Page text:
Mark is traveling to Winnipeg on Hwy. 17. He checks the forecast and it looks bad, so he chains up long before the snow. After driving a while Mark is wondering if the snow will ever come, but it does eventually hit and when it does it’s a monster.
After a while on the road, Mark comes across a driver stuck in the snow. Apparently, he has chains, but doesn’t know how to install them. Mark helps the man out and shows him how to install his chains.
Back on the highway for an hour, the storm that had looked to be dying down had gotten stronger. The snow on the road had accumulated and now Mark could feel that his chains were having trouble making contact with the asphalt. And still he soldiered on.
The drive wasn’t so bad on the straight sections but every once in a while there would be a hill, or downward slope, and everything slowed to a crawl to allow the chains to do their thing or to prevent the trailer from sliding out from behind him.
Mark’s initial joy at making the right decision to chain up well ahead of the storm now turned to regret that he hadn’t just hunkered down for a day or two in order to let the storm pass and road crews clean everything up. But he’d made his decision and he was now married to it, having to ride out the storm and continue on driving through it until the storm abated or he reached his destination. To be honest, it was better that he’d actually made a decision. If he hadn’t, he would have been like the driver he could see up ahead who was foundering in the icy conditions and still trying to move westward even though his truck wasn’t set up for the weather.
With the snow swirling and the temperature still down in the minus double digits, the last thing Mark wanted to do was stop his truck, get out into the cold again and help someone else do something they should have done long ago.
But what if it were me? What if I was older, or not feeling 100%? What would it mean for someone to stop and lend a hand? He thought about it a bit and then concluded – it would mean the world. And so Mark switched on his hazard lights and pulled over to help another driver in need.
As he walked back along the snow-covered highway he could see that the driver was simply trying to coax his truck out of a snowbank by rocking it back and forth…with no luck. The drive wheels were just spinning turning the snow beneath them into ice and ensuring he wouldn’t get his truck off this highway until maybe May of next year.
The driver’s side window rolled down as Mark approached. “Why don’t you put on your chains?” Mark shouted.
The driver shrugged in response, and smiled.
“Do you have chains?”
“Have you ever used them before?”
“So, you don’t know how to put them on?”
Mark shook his head in amazement. How could someone drive this stretch of highway at this time of year without being prepared to use tire chains if conditions required them. “Get out!” Mark said. “I’ll help you put them on.”
The driver got out of his truck and quickly fished the tire chains out from the storage box he had behind the cab. They were in good shape, almost new…maybe even never used before.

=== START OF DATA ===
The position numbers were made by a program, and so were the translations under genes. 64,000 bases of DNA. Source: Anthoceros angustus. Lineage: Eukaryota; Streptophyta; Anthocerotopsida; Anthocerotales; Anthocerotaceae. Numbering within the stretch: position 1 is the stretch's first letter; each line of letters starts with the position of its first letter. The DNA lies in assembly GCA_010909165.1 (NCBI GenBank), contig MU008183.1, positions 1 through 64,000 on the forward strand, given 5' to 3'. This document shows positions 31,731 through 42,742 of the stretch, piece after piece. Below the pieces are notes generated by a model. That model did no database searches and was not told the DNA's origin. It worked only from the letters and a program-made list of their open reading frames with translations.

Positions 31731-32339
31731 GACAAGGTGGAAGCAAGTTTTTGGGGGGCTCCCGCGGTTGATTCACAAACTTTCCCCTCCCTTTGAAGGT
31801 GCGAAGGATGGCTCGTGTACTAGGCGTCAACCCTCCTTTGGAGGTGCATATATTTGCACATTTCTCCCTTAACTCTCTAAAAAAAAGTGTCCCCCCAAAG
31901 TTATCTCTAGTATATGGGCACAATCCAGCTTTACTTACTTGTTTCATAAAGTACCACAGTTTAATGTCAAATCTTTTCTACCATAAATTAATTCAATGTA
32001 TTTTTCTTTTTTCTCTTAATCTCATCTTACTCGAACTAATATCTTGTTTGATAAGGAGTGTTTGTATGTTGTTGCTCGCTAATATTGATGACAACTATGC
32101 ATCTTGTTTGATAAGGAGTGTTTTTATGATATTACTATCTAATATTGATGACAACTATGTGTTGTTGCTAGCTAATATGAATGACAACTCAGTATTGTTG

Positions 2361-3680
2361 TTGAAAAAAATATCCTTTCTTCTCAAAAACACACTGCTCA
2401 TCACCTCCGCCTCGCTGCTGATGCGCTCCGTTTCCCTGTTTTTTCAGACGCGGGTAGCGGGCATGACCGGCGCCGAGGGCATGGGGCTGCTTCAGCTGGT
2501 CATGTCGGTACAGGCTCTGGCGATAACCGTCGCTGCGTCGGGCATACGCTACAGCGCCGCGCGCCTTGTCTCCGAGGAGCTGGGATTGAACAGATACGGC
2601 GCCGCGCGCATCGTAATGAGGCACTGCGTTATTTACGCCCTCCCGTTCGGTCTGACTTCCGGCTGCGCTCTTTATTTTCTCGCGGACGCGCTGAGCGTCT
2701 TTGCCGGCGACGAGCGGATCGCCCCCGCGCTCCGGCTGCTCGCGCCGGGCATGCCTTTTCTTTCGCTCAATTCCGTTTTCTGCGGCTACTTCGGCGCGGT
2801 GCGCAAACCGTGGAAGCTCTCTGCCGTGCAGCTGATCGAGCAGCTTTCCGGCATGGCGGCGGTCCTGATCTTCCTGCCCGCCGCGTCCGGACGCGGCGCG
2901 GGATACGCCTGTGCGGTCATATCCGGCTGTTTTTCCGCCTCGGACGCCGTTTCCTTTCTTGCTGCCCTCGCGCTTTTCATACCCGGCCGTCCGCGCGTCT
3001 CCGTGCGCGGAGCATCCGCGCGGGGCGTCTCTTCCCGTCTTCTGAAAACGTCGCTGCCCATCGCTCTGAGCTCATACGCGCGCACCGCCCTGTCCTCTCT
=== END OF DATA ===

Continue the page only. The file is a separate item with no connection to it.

Thankfully, the snow and wind had died down for a bit and traffic was able to see them on the side of the road and slowly make their way around them. Mark laid the chains on the snow next to the drive tire and immediately felt that something wasn’t right. The chains didn’t look like they’d be long enough to go all the way around the tire. However, seeing as these were the only chains the driver had, Mark went ahead and placed them up over the tire.
Now the problem was obvious. These chains were not the right size. Too small, and no amount of coaxing or fiddling was ever going to get them to go all the way around the tire.
“You’ve never used these before, have you?” Mark asked.
The driver shook his head.
“They’re the wrong size. Too small.”
“I’m driving this truck for my cousin,” the driver said. “It’s his truck.”
“But you’re responsible,” Mark said. “You’ve got to know what equipment is on your truck.”
“What can I do?” the driver asked.
Yeah, thought Mark. What can you do? He considered the problem for a moment, then said, “I can try and pull you back onto the road. After that you’ll be on your own.”
“Thank you,” was all the man could say.
Mark had a heavy-duty cable with large hooks affixed to each end stored in one of Mother Load’s outside steel boxes. He’d used it rarely in the past, but you never knew when a piece of equipment like that might come in handy. Like now, for example.
Mark backed up until the end of his trailer was less than 10 feet from the front end of the driver’s tractor. Then he connected one hook to a secure point on his trailer and the other hook to one of the tow hooks the rig had centred in its front bumper.
Once connected, Mark had a little trouble inching forward – it was all Mother Load could move – until the cable between the two rigs was taut.
When he felt everything tighten up, Mark pressed harder on the accelerator. Amazingly, he continued inching forward, pulling the rig behind him off the shoulder and back onto the highway. Mark stopped, backed up a few feet, then jumped out of his truck. He had the cable gathered up and was jamming it back into its box in minutes.
“Good luck!” he shouted with a wave, then thought, ‘You’re going to need it!’”